National Female and Child Homicide Study findings: Medical Research Council briefing

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Health

06 November 2012
Chairperson: Dr B Goqwana (ANC)
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Meeting Summary

The South African Medical Research Council (MRC) briefed the Committee on the findings of the National Female and Child Homicide Study, drawn on information taken from 38 mortuaries, supported by police and forensic records. The figures were compared to the last study, which was done in 1999. The results showed that overall, the number of female homicides had decreased, and that while there was a negligible difference in the number of intimate femicide rape homicides, the number of non-intimate femicide rape homicides had increased by over 15%. Intimate femicide was the leading cause of female homicides in South Africa, with about three women killed per day in South Africa by an intimate partner. However, since one in five of the perpetrators was never identified, these figures could be skewed. MRC was concerned that the work being done on gender-based violence was not proving to be effective enough, and police investigations had not improved, although the significant reduction in the number of gun-related murders showed that the current legislation around gun control was effective. 

The male child homicide rate stood at 6.9 per 100 000 while that for female children stood at 3.99 per 100 000. For the 2009 year the number of abandoned babies stood at 161. Of the child homicides, 117 were gun-related with the majority of the victims being male. Rape homicide was suspected in 10% of all child homicides, with this problem affecting mainly girls. Alcohol had been found in the blood of 34% of those murdered in the 15 to 17-year age group. Many fatal child abuse cases were inadequately investigated, resulting in the perpetrator(s) never being convicted. A national strategy need to be developed and implemented which would seek to address child murders in South Africa.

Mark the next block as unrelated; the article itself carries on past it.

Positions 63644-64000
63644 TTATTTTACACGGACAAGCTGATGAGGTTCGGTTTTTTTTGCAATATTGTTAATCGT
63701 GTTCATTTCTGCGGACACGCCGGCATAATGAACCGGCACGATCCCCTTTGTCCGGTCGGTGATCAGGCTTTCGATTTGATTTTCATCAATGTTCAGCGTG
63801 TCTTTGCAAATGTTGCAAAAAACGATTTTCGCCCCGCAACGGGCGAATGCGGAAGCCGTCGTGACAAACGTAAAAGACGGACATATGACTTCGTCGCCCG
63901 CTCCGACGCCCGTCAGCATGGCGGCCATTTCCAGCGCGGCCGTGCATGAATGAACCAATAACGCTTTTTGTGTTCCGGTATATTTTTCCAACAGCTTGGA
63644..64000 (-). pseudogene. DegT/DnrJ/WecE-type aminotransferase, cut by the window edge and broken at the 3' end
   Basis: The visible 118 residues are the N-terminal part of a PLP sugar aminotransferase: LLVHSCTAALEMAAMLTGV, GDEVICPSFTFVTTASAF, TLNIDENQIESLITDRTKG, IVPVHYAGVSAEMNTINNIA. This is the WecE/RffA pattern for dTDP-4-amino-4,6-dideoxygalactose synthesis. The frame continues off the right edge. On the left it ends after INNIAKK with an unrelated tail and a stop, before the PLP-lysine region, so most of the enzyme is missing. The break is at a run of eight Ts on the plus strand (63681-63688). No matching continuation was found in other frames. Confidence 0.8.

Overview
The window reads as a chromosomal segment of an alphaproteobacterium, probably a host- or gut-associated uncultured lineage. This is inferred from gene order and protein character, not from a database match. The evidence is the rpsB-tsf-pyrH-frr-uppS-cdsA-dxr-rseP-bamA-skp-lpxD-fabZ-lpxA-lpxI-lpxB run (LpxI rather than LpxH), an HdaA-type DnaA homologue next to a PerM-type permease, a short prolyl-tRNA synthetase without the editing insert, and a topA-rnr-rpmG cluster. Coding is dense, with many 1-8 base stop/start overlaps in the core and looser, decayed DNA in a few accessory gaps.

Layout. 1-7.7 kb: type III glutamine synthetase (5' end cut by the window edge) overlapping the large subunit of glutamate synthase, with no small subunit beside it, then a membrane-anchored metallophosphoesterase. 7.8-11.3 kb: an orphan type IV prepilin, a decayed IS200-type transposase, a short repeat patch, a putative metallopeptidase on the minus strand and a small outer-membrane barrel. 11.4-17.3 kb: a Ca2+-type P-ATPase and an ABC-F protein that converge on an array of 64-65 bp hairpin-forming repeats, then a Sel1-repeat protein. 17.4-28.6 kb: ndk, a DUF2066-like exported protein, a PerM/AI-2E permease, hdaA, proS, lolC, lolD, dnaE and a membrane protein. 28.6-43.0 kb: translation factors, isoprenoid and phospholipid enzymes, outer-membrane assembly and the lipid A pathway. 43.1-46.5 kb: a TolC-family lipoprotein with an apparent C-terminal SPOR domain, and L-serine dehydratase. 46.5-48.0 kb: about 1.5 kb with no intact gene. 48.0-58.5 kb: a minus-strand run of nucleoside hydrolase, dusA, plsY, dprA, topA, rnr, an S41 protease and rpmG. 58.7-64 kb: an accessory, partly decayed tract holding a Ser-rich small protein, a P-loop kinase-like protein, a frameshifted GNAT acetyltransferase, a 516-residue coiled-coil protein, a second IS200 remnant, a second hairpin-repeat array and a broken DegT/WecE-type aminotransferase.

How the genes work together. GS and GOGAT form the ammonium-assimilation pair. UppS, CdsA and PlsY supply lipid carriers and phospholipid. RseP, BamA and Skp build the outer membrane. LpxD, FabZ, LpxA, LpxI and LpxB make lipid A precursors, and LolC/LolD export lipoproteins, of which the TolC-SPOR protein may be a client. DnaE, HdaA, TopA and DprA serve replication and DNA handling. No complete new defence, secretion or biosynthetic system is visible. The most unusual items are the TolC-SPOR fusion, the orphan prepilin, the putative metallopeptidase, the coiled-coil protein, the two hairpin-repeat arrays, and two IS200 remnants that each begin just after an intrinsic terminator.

Challenges around conducting this research included missing mortuary files and incorrect CAS numbers. Standardised practises should be implemented to ensure a linkage between post-mortems and police investigations in all unnatural deaths. Police investigations and the justice system needed to give female and child murders the attention they required, while legislation around gun control needed to be supported and strengthened, and contraception and abortion services should be strengthened. Programmes targeting boys at risk of teenage homicide should also be developed and implemented at schools.